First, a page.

Qatar flying rights

The Senate’s Inquiry into Bilateral Air Service Agreements, the agreements negotiated between Governments which allow airlines to operate international services, was held between September and October 2023.  This inquiry was sparked by the Government’s controversial decision to deny Qatar additional capacity to operate 28 extra flights per week to and from Australia.  Stakeholders, including the Australian Chamber of Commerce and Industry, publicly commented on the significant impact the decision had on Australia’s tourism sector while Flight Centre warned that the decision could result in higher than otherwise international airfares.  While the Government provided piecemeal reasons as to why the decision was in the ‘national interest’, the Senate Inquiry called for a more detailed decision-making framework, wider consultation with stakeholders and published reasons.

Although the Senate Inquiry was established to consider the Qatar decision, it changed course to cover a broader set of issues, including competition between domestic airlines.  To that end, the Senate Inquiry recommended new divestiture powers to remedy any misuse of market power, continued monitoring of airfares by the ACCC and new consumer protections to address delays, cancellations and lost baggage.  The Government is yet to confirm whether it will adopt recommendations other than the resumption of airline monitoring by the ACCC but will likely wait for the Aviation Green and White Paper processes to conclude before announcing any further action.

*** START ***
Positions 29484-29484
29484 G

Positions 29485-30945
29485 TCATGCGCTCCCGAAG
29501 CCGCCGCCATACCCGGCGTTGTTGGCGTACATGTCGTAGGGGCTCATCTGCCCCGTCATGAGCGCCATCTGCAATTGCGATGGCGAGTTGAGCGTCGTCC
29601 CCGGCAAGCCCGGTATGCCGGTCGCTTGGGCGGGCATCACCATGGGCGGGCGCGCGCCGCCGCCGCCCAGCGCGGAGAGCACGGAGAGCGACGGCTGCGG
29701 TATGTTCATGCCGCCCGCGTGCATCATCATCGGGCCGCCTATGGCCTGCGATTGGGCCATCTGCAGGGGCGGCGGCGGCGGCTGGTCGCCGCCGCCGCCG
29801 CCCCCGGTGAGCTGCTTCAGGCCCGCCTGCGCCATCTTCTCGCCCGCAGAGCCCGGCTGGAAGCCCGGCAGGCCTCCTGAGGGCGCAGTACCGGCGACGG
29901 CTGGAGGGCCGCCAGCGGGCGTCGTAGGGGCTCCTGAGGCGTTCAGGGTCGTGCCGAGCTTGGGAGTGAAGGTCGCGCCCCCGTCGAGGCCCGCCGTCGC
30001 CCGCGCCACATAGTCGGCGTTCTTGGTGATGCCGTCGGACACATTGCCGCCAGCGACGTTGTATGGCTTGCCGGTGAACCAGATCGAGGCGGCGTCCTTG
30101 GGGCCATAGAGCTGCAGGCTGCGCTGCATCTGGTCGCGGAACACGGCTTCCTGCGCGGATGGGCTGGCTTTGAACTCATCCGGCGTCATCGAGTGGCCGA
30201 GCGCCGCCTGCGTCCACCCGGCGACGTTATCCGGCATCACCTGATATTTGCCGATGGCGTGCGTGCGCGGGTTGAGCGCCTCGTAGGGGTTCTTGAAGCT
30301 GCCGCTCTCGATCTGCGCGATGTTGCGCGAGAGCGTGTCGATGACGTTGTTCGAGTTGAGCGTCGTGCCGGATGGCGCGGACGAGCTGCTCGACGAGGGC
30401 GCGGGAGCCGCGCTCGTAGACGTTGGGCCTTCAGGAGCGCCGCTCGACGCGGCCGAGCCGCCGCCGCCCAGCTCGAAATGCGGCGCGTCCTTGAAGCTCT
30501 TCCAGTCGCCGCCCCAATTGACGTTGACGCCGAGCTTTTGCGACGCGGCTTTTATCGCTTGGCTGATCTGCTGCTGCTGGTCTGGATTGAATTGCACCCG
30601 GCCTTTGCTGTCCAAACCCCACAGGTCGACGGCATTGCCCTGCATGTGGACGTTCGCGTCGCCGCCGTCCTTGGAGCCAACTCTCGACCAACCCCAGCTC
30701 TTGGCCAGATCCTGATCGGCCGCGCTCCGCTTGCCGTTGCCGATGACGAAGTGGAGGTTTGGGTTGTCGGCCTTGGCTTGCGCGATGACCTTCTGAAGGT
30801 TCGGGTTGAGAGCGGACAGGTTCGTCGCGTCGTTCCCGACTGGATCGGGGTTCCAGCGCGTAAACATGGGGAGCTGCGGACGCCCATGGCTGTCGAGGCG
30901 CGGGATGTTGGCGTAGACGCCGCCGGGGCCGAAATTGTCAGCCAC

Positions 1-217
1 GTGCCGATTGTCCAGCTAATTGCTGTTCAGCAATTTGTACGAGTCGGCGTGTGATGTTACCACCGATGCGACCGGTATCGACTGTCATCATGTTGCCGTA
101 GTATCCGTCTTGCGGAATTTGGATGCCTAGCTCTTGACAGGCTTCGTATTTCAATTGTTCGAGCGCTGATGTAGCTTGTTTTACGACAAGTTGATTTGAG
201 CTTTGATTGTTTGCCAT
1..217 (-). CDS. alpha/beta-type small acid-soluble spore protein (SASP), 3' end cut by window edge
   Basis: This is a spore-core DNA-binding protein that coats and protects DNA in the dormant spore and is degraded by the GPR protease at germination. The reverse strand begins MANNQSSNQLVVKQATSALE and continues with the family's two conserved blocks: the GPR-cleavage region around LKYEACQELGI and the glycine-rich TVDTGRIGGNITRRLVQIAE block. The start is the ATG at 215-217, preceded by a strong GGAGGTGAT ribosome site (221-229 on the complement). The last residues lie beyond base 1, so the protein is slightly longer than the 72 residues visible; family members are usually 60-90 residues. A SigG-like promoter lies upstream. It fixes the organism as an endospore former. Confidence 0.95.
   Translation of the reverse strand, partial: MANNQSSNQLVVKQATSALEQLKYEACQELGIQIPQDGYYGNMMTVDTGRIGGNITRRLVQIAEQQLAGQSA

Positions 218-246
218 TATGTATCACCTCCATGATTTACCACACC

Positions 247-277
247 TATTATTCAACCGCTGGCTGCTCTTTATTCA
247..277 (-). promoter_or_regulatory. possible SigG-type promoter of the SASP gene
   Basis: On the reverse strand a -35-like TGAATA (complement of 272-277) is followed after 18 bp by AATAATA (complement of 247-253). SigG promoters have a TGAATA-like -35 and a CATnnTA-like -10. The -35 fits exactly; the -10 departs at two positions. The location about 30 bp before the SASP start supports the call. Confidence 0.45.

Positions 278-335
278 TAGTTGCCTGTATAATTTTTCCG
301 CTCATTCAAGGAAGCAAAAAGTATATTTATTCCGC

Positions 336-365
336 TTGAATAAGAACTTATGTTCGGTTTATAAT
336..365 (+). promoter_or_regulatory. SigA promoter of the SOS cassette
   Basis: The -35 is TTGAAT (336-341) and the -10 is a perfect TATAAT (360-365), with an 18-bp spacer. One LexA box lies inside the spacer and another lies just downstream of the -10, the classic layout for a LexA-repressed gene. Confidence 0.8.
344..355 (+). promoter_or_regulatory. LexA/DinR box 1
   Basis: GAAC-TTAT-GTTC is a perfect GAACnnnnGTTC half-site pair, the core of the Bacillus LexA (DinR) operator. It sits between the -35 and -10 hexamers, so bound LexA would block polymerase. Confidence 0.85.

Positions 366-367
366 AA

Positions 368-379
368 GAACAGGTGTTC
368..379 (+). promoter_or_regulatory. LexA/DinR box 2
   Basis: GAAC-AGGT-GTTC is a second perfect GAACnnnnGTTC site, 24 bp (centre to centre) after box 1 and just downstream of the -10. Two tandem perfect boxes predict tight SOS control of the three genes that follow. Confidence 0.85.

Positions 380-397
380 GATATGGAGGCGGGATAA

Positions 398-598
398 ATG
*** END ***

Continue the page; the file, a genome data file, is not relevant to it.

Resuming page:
Qantas’ attempted acquisition of Alliance Airlines

After the ACCC denied clearance for Qantas to acquire Alliance Airlines in April, Qantas called off its plans to take over the fly-in, fly-out focused airline in October. 

In 2019, Qantas acquired a 19.9% stake in Alliance without seeking clearance from the ACCC and faced a 2-year post completion review of the acquisition, with the ACCC announcing the closure of its investigation last year.  Shortly after, Qantas announced its intentions to buy the remaining shares in Alliance.

The ACCC concluded that the deal would likely substantially lessen competition, including by increasing prices and reducing service quality in the fly-in, fly-out market.  The ACCC highlighted that the proposed acquisition would have combined two of the largest suppliers of charter services in Western Australia and Queensland. 

After clearance was denied by the ACCC, Qantas faced a significant roadblock to complete the deal, and would have needed to take court action to seek a declaration that the deal would not have been likely to result in a substantial lessening of competition in any market.  While the publicly available agreement with Alliance suggested that Qantas and Alliance would take every step possible to seek ACCC approval, including through Federal Court proceedings, Qantas called off its plans to take over the aviation services company in October.

What’s over the horizon?

With numerous review processes and court proceedings continuing into 2024, the aviation sector will remain in the spotlight – stay tuned for our updates as these developments take off.